Bob Dylan 971102 in Columbia, South Carolina
Township Auditorium Address: 1703 Taylor St. Capacity: 3200
Subject: State Newspaper review of November 2 show From: Bentz Kirby (firstname.lastname@example.org) Date: Mon, 03 Nov 1997 21:35:07 -0500 The State Newspaper reviewed the November 2, 1997 show in Columbia SC. It does not appear to be available on site, so I will reproduce it here. The reviewer is Michael Miller who has been a long time Dylan fan. I know him from College (1974 era) and know that he has been one since way way back. The review is basically like this: DYLAN ROLLS INTO TOWN By: Michael Miller, Staff Writer The Bob Dylan health and happiness traveling minstrel rock 'n' roll show stopped by the Township Sunday night. It was Dylan's third visit to Columbia since 1988, and it was nice to have him back in town. There's little fanfare, pomp or circumstance to a Dylan show these days, just hot playing and a fascinating walk through his song-writing history that demonstrates how easily his work adapts to new interpretations as it withstands the test of time. Like a favorite uncle who stops by the house every now and then, Dylan walked on stage wearing a long, black coat and one of those cool Colonel Sanders auctioneer ties. Strapping on his electric guitar, he jumped right into things with "Maggie's Farm" and kept things rocking with "I Remember You." The twin guitar attack of Dylan and newcomer Larry Campbell created a swirling barrage of power chords and winding solos while Bucky Baxter's pedal steel sang subtly in the background. It all made for the kind of loud, invigorating jams that have attracted lost and lonely Grateful Dead fans to Dylan's shows. With the release in September of his 41st album, "Time Out of Mind", Dylan showed how beefy his new stuff can be. "Cold Irons Bound" was an absolute showstopper, diesel-driven by David Kilmer's powerful drumming and Tony Garnier's powerful bass. All in all, a rock-solid show from Dylan and friends. Ok, so he forgot the words once during "Tangled Up In Blue," and the band had trouble figuring out how to end a couple of songs. But for a singer and songwriter who is credited with changing the course of pop music on numerous occasions, it was a fine night. And man, he sure looked great. Thanks for the visit, Uncle Bob. That's all folks. -- Peace, Bentz email@example.com http://www.scsn.net/users/sclaw
Subject: Re: State Newspaper review of November 2 show From: Uniteire (firstname.lastname@example.org) Date: 4 Nov 1997 03:03:14 GMT I was at the concert last night here in Columbia and the MAN was AWESOME. This was the first time I have seen Dylan even though I have been a fan since the sixtys. He sounds better now then he did a few years ago, but of course not better then the early years. I was glad to see all the young fans there. The MAN still knows how to rock. Only disappointment was not hearing "Dont Think Twice, it All Right"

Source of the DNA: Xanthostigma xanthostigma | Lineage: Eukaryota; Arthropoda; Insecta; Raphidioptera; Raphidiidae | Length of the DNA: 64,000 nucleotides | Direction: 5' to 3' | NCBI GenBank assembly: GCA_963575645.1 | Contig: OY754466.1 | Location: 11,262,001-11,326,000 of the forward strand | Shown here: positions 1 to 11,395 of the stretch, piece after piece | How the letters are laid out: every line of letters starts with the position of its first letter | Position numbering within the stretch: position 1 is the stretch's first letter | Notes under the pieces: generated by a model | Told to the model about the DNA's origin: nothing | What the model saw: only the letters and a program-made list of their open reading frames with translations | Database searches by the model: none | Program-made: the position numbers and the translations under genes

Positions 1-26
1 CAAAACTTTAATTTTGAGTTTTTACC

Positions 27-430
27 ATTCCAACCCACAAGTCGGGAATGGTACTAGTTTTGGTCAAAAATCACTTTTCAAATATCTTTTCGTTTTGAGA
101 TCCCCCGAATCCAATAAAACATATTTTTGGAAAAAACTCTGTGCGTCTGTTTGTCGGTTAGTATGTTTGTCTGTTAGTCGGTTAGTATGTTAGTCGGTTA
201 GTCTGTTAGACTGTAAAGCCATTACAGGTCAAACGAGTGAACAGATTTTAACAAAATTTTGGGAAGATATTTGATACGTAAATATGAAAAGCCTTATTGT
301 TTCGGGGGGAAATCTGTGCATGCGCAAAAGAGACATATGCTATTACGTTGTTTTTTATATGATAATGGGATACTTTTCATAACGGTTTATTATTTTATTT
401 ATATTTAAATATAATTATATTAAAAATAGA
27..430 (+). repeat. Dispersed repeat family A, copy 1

Subject: Review of Columbia Show, Nov. 2 (well, that's how it started out, in any event, then I got carried away!) From: Gert Webelhuth (email@example.com) Date: Tue, 04 Nov 1997 12:00:48 -0500 Hi everybody, here is a short report of my impressions of the Columbia, SC show on Sunday. After the large rmd gathering Saturday night, there wasn't a comparable rmd presence on Sunday, presumably because people had to be back at work on Monday. Like everybody else, I was blown away by the Asheville performance on Saturday night. So, I was in great spirits when I arrived in Columbia after a three and a half hour drive through the wonderful mountains displaying beautiful fall colors. When Bob entered the stage Sunday night, the hiatus from the last night had been so short that to me it felt like we were just continuing last night's concert after an intermission. The cool thing about Columbia was that they had an orchestra pit which is a little lower than the regular seats behind them so that people can stand in the orchestra pit and still not block the view of the people sitting in the first rows (I imagine). In any event, I only had a ticket for the balcony but in the total absence of security was just able to walk into the hall down below and make my way to the orchestra pit. There were three security people hanging out in that section and they said that we could stay in the orchestra pit without problems, which we did. So, I was no more than a couple of yards from our hero during the whole concert. The security guys were very friendly, were chatting with people, and people did not give them anything to act on. [Those who were at Asheville will remember that security there was ass-tight until the last two or three songs of the encore when finally the gorillas were pulled off and we could make our way to the front of the stage. If the guy with the case on his arm who I climed over on my way to the stage reads this - my apologies! I meant no harm! :-) ] One disadvantage of being right in front of Bobbie was that while we could hear the instruments, we couldn't really hear his voice very well. So, while I can comment on his movements, his facial expressions, etc., I can't report very much on how is voice sounded or the use of pronouns in TUIB. Perhaps because I was still on my emotional high from the night before and because I thought the setlist in Columbia was so exciting, I felt that Columbia was even a better show than Asheville. Look at Bill Pagel's setlist, reproduced below: 1. Maggie's Farm 2. Pretty Peggy-O 3. Cold Irons Bound 4. Born In Time 5. Can't Wait 6. Silvio 7. Stone Walls and Steel Bars (acoustic) 8. Tangled Up In Blue (acoustic) 9. Tomorrow Is A Long Time (acoustic) 10. Friend Of The Devil (acoustic) 11. Make You Feel My Love 12. 'Til I Fell In Love With You (encore) 13. Like A Rolling Stone 14. My Back Pages (acoustic) 15. Love Sick 16. Rainy Day Women #12 & 35 He started out strong with Maggie's Farm and got everybody to wake up. Then the beautiful melody of Pretty Peggy-O, followed by the harsh and hard-hitting Cold Irons Bound. I may be the only rmd member who actually loves Watchtower, especially in the concert hall where you can feel the rythms, but I must say that Cold Irons Bound is a respectable alternative. So, my vote is to alternate between Watchtower and Cold Irons Bound from night to night! :-) Then another slow one and beautifully sung. I really connected with Bob on that night and had the feeling that he was very emotional and melancholic. I am basing this most on the acoustic set, followed by the two electric love songs which ended the regular set. Stone Walls has a haunting melody and I am glad that I got to hear it. I hadn't heard it live yet and has hoping that after two Rovin' Gamblers in that slot this year, I'd finally hear Stone Walls and was not disappointed at all. It's a wonderful country tune (I wasn't able to make out the words.) Then another TUIB with a jam that is worth admission alone (I believe it was Bill Parr who said this first and he is absolutely right - that was the highlight of the Asheville show for me and the highlight of the Columbia show until then). Given that he had played Tambourine Man in final slot of the acoustic set of the previous concerts, I expected another one but couldn't believe my ears when I heard the melody of Tomorrow is a long time. Since I had not seen that on any setlist in recent years, it took me three to four lines to recognize it (remember, I also couldn't hear the words very clearly) and was instantly mesmerized. The music is so haunting, the story is so sad ("I can't see my reflection in the waters" - remember the waitress scene from Highlands where he says that he can't draw her and when he draws her it's only a few lines on a napkin which she claims don't look like her. Just like he can't connect with the waitress in Highlands, he can't connect with himself in "Tomorrow" after he's been left by his own true love and is unable to even recognize himself visually). Well, Bobbie completely destroyed me with this performance and I was sobbing "just like a woman" in front of the stage [I am an overweight 36 year old male and no doubt look stupid in that condition if not generally, but on those occasions at least I don't care!] So, when I finally thought the acoustic set was over and the lights had gone out and I expected Bobbie to be wearing the electric guitar, I couldn't believe my eyes, when he told the band to go for another acoustic song. And he played one of the most tender Friends of the Devil that I have heard. I've heard it several times in concert and always like it, but again, this night's performance just was special. I had the feeling that Bob was playing his heart out for his frined Jerry Garcia during this song. At one point during the jam, he went to the back of the stage, facing away from the crowd, put one leg up on a stage prop or something and just learned into his guitar and played it for all it was worth. The whole band, in particular Tony, were looking over at him as if to see whether something was wrong with him, but then they realized (I am projecting here) that what was wrong with him was just that he wanted to get this song right at any cost. [So, here I was again, sobbing!] Then we went back electric and were confronted with "Make you Feel My Love," which I am told was the first live performance. Well, I was in the Highlands by this point anyway and can only tell you that I just stood there in awe for the rest of the concert and kept streching my capacity to feel alive and happy. I was floating in the melody of Make you feel my love and surprised that he ended with Till I fell in Love with You, since I had expected HW61. The encores threw me back and forth, too. I have always interpreted Rolling Stone and Back Pages as songs describing the process of someone who realizes that he was brought up by others and was influenced by the groups he was in but who now is consciously making the decision to make it on his own in this world, to fight it out for himself. Neither song takes the quest for independence, the throwing away of the cruches, lightly, in particular, Rolling Stone points to dangers of the street and the burden that comes with being alone without a fallback. In the context of the 1960s, these two songs for me describe the quest for intellectual independence and the rejection of societal and religious dogma that in my view made Dylan the voice of his generation and the expression of the desire for a reformed, a better world (see also, The Times, they are a-changing). I believe that TOOM in many ways speaks back to these songs, reporting the results of Dylan's personal journey. While Rolling Stone conveyed all the opportunities that the road promised (love, redemption, etc.), TOOM sees him standing in the doorway with "nothing to go back to now." While RS and Back Pages resonate with the excitement of trying out new things, now that he has gained independence, of roaming the world like to a rolling stone to find self-fullfillment and redemption, TOOM speaks of dead streets, the dark land of the sun, getting out of the world and to heaven, etc., etc. In previous songs, he would always look into people's eyes (= I's) to find himself, in TOOM, he's not looking for anything in anyone's eyes. Other lines from TOOM that I think reach back to the excited youngster who wrote RS and My Back Pages are: I wish someone would come and push back the clock for me Some things in life it just gets too late to learn, Well, I'm lost somewhere, I must (have) made a few bad turns All the young men, with the young women lookin' so good well, I'd trade places with any of 'em in a minute, if I could Back to Sunday night's performance: here was a man who I felt was playing his heart out for the things that he loved and lost: Jerry, his youth, his loves, etc. In the early 1980s it seemed that the rolling stone had rolled against a solid rock and had come to a comfortable rest against that foundation. I believe that this solid rock has melted away and now we are seeing the stone rolling again but this time aimlessly and a lot more frightened. That's what I see in TOOM and that's what I thought I saw on stage on Sunday night: a man putting side by side the dreams he once had and probably continues to have, in particular his dream to find, simultaneously, harmony with the world, women, God, and himself, and the honest accounting of what happened to that dream: the world is in chaos (dead strees), no harmony with women (standing in the doorway, the waitress, I was alright til I fell in love with you), no understanding of God's plan ("I'm wondering what in the devil could it all possibly mean"; note the uncertainty expressed in "I know the mercy of God must be near"; also "I know God is my shield and he won't lead me astray, Still I don't know what I'm gonna do, I was alright til I fell in love with you." - Contrast this last line with Highlands: "Well, I'm lost somewhere, I just (have) made a few bad turns." Maybe God won't lead him astray, but he also does not seem to prevent him from making bad turns and getting lost!). So, no harmony in the world, with women, or with God. For someone like Bob Dylan who does not believe in diversity, who believes that we're all of one soul, seeing the lack of harmony in the world, his lack of harmony with women and God, must mean that he cannot be at harmony with himself. Apparently, it's been so long that he has felt general harmony that he won't even do sketches from memory. The waitress doesn't understand that Dylan as an artist cannot draw her "pretty face, with long white shiny legs" even though she is "right here in front of" him. What she doesn't understand is that Dylan is a painter of souls, not of faces. It's been too long since "God and her were born." When he finally relents to her prodding and sketches his insight into her soul, she is offended and angry. And he walks out of the restaurant where the street is busy but nobody is going anywhere. People can be busy walking, but walking away from each other rather than towards each other. In the Highlands we would all be united in harmony with each other, the other sex, God, and most importantly, we would feel whole and undivided. He's already there in his mind but at present doesn't know how to get there completely. Well, as usual, I got carried away. To sum it up: the Song and Dance man stopped in Columbia on Sunday and played a few tunes that were pleasant to the ear. I enjoyed it a little bit and am back "at the same old page, same old rat race, life in the same old cage." Best, Gert